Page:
Hillbilly Farmgirl is no ordinary farm girl. Hillbilly Farmgirl can read. Lately she's read dozens of books in preparation for our latest West Virginia DIY project: a vegetable garden. She's developed a robust to-do list: soil testing, seed ordering, buying tools, row design. The list goes on. It's not until task 15 that we have actual crop yields and somewhere in there, written in the margin as an afterthought, is the action item "build eight foot garden fence."
Eight foot? That's huge. She says it's necessary to keep out the deer. I don't know what books she's been reading but I've never seen a deer with a pole vault. But books trump what I say so we're building an eight foot garden fence.
I learned something. Building a big fence around a quarter-acre garden is no small project. Steep slope. Many, many rocks. The local frost line is 24-inches meaning we need to get the posts two feet underground to prevent them from shifting as the ground freezes. I was going to stick the posts that deep anyway so they didn't tip over but I thought mentioning the frost thing would make me sound smart.
To select the proper post length I applied the following equation: 8 foot deer leap + 2 foot frost depth = 10 foot post. I think 4 by 4s sound about right. Pressure treated buggers. And for good measure I'll dump some concrete in the holes to make sure nothing moves.
Installing the posts got complicated. In about half of the cases we found bedrock between 12 and 24 inches below ground which prevented us from getting the posts to an adequate depth. In cases where we could not dig deep enough we decided to put the posts directly on the bedrock and anchor them with ½-inch rebar into the concrete. For this I got you use my Hilti hammer-drill which performed very well.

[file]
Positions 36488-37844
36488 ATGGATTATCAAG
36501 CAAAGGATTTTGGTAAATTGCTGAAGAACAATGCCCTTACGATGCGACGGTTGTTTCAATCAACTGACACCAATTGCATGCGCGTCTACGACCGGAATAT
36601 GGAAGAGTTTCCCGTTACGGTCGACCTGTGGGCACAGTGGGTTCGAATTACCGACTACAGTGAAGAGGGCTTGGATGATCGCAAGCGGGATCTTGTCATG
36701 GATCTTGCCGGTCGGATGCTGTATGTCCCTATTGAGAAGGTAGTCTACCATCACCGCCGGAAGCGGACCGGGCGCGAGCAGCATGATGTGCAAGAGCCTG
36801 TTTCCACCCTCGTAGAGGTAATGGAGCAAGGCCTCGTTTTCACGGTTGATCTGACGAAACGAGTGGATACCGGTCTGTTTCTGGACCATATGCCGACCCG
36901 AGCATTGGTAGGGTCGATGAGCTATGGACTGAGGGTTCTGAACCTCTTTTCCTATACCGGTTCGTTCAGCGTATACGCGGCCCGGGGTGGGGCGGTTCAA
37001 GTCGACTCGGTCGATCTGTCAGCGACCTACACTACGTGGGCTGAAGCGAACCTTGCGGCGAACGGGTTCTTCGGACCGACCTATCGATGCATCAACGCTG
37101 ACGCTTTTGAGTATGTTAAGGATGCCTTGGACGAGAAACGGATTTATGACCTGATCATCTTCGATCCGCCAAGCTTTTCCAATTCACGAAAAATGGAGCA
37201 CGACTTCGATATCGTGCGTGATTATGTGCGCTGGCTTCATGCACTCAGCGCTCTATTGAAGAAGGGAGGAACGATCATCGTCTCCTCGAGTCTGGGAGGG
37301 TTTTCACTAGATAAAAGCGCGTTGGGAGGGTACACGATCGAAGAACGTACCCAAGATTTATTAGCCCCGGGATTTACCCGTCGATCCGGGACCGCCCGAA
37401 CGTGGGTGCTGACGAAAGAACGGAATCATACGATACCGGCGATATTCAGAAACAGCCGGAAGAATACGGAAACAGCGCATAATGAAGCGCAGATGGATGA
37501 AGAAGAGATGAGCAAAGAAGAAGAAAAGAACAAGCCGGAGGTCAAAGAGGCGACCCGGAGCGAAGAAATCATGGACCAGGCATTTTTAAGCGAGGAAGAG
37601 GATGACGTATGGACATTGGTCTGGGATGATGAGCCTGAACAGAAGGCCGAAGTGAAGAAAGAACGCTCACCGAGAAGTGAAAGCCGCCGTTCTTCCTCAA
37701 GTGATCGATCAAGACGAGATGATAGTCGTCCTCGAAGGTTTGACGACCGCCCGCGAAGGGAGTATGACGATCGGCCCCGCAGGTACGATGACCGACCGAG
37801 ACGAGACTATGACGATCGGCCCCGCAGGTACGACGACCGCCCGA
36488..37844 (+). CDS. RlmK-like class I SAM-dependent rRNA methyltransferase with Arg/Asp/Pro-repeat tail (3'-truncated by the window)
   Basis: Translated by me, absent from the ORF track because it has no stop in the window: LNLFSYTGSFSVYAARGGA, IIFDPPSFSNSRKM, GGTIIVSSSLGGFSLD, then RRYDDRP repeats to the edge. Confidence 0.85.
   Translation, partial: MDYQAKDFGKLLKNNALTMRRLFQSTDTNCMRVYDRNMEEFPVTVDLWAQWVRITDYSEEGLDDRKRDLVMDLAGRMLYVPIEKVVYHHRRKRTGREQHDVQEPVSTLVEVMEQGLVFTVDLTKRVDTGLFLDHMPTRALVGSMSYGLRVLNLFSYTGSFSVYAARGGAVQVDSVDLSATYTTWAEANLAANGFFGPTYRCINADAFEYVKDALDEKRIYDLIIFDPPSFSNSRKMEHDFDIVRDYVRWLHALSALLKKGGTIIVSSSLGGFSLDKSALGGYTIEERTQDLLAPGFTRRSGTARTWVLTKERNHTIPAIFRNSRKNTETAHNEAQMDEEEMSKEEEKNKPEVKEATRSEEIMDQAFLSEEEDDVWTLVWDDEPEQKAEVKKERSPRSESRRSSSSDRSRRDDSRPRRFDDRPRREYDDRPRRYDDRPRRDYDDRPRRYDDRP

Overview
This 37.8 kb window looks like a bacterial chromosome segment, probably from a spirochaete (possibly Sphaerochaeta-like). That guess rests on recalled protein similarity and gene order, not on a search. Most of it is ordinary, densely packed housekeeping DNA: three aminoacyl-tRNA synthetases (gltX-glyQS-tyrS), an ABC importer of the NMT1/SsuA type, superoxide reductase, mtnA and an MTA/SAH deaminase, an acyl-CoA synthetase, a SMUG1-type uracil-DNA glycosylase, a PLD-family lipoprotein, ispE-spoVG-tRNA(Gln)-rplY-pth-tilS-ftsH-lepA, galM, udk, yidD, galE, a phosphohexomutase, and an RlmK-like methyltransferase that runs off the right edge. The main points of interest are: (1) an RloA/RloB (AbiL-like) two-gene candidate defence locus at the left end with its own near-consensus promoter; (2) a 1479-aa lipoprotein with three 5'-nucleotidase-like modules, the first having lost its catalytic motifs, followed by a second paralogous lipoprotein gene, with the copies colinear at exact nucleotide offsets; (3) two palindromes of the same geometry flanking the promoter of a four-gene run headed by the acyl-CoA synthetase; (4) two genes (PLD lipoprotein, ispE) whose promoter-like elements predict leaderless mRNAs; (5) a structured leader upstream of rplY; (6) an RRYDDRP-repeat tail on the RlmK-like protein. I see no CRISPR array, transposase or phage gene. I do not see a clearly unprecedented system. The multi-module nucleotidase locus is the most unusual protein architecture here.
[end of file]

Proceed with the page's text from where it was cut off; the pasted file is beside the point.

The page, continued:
Posts alone don't make a fence. You need stuff between the posts to keep out the super-deer. I selected barbed-wire (15.5 gauge, 4 point). I picked barbed-wire because of price ($43 per 1340 foot spool), not because I enjoy barbing myself in the neck, gut and groin, because that's what happened as we ran more than a quarter mile of the stuff. We also added chicken-wire at the bottom of the fence to keep out small critters like rabbits and chipmunks. I suggested we bury the chicken-wire twelve feet underground in case we've got deep tunneling rabbits. She didn't think that was funny and almost made me do it.
In the end we have a nice fence. It might be a bit tall. Yes, it's tall. It's tall like the fence in King Kong or Jurassic Park. I asked the Hillbilly if we were trying to keep out deer or Tyrannosaurus Rex. She said, "The Tyrannosaurus Rex is a carnivore. It doesn't eat veggies."
Hillbilly probably read that in a book too.
Other photos below....
We got some free labor from Hillbilly's Aunt Robin and Aunt Sherry. Maine ladies can hoist timber, that's for sure.
Hauling the 4 by 4s to the worksite.
We secured the barbed-wire with open hooks and eye hooks that are probably too small to hold back a hungry animal.
The rebar in the bedrock.
We trimmed the barbs from a hell of a lot of barbed wire to help thread it through the eye-hooks.
That's Hillbilly in her smartsuit.